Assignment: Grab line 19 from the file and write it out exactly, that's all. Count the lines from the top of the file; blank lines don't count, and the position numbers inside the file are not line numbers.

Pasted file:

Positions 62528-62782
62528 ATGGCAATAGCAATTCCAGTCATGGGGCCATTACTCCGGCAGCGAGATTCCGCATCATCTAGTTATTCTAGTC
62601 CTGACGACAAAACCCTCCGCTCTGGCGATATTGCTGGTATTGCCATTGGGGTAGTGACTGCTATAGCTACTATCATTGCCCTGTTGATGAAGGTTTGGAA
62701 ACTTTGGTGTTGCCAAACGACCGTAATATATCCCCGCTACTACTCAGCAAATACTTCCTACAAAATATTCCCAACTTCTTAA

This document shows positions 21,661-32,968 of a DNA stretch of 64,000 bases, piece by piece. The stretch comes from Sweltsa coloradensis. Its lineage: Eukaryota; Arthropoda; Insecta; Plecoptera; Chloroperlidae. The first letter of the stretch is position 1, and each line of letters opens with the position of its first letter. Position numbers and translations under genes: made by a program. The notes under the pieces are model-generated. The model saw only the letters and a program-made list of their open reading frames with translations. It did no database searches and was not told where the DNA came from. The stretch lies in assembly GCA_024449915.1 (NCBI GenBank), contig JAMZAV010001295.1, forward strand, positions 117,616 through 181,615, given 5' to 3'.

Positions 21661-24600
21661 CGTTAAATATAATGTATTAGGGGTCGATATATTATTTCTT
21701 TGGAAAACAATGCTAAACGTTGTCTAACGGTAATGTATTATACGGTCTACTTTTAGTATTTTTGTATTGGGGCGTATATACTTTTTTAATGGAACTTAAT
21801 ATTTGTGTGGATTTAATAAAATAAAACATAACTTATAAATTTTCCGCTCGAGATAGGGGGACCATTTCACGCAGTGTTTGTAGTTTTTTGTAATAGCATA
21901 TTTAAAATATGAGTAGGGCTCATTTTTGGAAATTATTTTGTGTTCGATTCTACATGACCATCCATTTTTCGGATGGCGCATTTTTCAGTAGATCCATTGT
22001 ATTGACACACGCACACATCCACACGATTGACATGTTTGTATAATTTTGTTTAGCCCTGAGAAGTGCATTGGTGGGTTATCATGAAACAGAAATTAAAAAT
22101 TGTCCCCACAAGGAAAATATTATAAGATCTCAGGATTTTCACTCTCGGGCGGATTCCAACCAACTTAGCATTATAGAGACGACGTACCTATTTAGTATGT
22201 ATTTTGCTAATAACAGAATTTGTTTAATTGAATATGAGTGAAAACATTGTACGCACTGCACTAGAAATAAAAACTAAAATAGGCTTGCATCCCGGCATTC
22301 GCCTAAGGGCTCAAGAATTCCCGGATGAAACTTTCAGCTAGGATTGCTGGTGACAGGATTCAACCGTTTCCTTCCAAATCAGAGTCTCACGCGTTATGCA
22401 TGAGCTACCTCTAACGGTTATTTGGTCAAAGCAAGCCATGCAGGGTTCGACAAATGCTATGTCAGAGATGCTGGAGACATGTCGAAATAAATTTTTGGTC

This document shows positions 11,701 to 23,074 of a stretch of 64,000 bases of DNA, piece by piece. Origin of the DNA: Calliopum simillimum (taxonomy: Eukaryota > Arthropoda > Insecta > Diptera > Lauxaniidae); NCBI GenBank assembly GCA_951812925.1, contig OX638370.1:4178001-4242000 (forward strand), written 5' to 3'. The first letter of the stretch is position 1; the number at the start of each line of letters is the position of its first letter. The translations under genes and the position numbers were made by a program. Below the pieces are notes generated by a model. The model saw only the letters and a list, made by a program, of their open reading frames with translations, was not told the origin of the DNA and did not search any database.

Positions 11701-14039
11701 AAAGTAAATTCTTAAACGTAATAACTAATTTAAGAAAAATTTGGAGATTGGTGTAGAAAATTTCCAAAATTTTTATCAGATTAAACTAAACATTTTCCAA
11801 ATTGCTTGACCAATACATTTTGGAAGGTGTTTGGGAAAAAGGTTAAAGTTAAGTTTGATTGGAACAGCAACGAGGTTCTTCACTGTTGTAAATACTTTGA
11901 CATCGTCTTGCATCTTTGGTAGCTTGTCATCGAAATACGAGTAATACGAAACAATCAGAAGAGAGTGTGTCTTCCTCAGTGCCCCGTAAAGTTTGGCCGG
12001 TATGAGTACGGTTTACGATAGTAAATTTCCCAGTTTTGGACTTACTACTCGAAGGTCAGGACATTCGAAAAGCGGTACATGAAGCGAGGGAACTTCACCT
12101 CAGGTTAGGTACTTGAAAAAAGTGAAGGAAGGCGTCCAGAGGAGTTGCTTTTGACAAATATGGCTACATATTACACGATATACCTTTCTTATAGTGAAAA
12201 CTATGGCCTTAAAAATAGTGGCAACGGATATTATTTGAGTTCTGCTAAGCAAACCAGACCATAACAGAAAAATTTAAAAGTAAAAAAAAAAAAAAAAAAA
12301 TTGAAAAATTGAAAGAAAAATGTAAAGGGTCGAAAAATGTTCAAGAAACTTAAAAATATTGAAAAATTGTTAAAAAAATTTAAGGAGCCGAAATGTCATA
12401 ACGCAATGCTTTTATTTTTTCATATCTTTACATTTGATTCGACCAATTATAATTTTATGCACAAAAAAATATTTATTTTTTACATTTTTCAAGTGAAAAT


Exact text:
11801 ATTGCTTGACCAATACATTTTGGAAGGTGTTTGGGAAAAAGGTTAAAGTTAAGTTTGATTGGAACAGCAACGAGGTTCTTCACTGTTGTAAATACTTTGA